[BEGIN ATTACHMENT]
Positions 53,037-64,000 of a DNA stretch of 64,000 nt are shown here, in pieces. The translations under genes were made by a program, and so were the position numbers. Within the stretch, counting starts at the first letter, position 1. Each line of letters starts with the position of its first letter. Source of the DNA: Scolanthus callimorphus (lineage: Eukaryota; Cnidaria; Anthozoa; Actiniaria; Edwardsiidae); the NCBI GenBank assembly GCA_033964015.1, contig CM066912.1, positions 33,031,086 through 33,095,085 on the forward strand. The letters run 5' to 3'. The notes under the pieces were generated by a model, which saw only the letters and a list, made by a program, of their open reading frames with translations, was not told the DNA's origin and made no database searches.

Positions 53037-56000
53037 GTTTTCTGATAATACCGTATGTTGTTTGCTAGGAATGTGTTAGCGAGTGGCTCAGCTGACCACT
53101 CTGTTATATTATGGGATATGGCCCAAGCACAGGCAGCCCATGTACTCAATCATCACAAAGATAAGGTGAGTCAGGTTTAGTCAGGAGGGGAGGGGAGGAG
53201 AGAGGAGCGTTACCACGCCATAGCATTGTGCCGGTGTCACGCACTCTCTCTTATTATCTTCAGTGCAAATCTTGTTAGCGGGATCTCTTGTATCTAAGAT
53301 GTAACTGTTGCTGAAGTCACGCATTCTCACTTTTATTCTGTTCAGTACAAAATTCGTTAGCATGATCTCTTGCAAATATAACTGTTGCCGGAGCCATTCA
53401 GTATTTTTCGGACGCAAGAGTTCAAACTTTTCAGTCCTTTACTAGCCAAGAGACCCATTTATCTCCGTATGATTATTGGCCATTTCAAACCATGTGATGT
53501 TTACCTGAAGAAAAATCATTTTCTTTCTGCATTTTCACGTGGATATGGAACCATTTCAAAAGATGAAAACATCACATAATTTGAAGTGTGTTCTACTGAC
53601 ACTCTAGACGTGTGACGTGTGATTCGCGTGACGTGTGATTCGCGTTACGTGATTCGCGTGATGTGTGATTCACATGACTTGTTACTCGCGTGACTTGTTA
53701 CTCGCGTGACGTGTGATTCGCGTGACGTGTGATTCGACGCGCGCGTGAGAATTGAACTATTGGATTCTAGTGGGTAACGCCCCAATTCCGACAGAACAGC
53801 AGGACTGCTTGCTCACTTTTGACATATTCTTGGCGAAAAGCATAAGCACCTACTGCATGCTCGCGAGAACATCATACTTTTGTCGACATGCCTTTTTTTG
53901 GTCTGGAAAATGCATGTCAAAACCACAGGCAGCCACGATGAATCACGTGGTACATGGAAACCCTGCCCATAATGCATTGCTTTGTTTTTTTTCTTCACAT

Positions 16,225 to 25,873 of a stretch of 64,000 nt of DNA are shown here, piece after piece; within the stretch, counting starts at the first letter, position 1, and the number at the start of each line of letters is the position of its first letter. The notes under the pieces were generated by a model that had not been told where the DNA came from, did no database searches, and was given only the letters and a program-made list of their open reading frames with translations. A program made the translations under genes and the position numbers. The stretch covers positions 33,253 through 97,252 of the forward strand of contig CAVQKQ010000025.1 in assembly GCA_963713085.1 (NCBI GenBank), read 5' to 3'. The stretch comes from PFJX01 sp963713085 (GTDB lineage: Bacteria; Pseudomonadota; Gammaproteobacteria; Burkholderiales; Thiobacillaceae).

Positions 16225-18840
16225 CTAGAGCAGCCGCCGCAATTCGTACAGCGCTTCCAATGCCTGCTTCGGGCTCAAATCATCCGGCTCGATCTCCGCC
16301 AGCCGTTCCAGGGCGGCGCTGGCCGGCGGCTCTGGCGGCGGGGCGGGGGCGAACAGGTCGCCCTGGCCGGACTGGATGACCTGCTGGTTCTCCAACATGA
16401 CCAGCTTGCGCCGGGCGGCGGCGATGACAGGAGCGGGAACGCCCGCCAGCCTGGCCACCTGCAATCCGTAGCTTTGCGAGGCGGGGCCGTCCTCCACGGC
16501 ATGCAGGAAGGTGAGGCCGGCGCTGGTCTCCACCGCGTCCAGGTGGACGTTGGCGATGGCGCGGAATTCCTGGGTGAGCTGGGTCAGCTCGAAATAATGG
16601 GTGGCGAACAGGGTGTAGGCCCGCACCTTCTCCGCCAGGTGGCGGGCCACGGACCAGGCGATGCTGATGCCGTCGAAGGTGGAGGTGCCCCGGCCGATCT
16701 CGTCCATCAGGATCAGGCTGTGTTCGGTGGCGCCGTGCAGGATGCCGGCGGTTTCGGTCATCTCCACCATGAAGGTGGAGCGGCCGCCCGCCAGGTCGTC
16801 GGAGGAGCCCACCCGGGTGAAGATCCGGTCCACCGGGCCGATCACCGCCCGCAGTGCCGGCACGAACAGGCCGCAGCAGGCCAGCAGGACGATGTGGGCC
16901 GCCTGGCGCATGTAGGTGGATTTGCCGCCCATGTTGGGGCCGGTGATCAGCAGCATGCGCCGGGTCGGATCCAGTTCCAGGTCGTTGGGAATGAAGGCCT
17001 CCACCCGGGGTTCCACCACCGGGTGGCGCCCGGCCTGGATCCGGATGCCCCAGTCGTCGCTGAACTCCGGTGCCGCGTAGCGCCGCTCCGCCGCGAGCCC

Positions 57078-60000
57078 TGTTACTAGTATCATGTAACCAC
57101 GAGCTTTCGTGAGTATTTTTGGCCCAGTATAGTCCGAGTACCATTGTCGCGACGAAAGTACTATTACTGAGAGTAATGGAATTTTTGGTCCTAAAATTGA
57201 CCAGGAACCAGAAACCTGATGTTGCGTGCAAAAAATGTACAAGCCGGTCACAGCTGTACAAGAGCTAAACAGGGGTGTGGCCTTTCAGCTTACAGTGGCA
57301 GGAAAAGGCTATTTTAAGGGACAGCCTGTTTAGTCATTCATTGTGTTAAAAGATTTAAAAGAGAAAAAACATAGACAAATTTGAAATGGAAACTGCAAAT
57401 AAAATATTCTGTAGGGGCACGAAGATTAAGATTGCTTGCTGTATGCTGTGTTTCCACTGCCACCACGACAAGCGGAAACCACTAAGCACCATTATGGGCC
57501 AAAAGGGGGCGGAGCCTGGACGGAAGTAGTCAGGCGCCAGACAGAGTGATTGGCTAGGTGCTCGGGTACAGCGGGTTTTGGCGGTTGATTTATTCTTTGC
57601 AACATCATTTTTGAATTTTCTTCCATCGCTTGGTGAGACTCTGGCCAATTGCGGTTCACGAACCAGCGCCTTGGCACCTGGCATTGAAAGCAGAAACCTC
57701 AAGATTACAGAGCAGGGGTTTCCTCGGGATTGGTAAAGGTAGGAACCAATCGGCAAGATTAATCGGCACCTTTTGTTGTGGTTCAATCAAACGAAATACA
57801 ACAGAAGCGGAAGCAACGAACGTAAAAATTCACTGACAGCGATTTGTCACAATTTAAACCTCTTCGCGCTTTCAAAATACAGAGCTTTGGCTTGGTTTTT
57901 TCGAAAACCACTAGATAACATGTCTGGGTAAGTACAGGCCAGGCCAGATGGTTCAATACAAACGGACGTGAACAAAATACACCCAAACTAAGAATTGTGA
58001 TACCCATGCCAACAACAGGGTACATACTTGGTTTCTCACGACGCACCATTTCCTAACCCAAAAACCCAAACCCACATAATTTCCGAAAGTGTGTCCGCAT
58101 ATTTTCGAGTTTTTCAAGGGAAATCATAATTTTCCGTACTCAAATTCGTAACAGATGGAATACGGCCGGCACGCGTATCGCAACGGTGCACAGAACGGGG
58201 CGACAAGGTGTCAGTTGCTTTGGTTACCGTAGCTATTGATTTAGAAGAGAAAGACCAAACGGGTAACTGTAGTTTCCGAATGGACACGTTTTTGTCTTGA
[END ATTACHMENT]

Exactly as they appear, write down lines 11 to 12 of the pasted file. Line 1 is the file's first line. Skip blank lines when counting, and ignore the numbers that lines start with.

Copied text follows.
53801 AGGACTGCTTGCTCACTTTTGACATATTCTTGGCGAAAAGCATAAGCACCTACTGCATGCTCGCGAGAACATCATACTTTTGTCGACATGCCTTTTTTTG
53901 GTCTGGAAAATGCATGTCAAAACCACAGGCAGCCACGATGAATCACGTGGTACATGGAAACCCTGCCCATAATGCATTGCTTTGTTTTTTTTCTTCACAT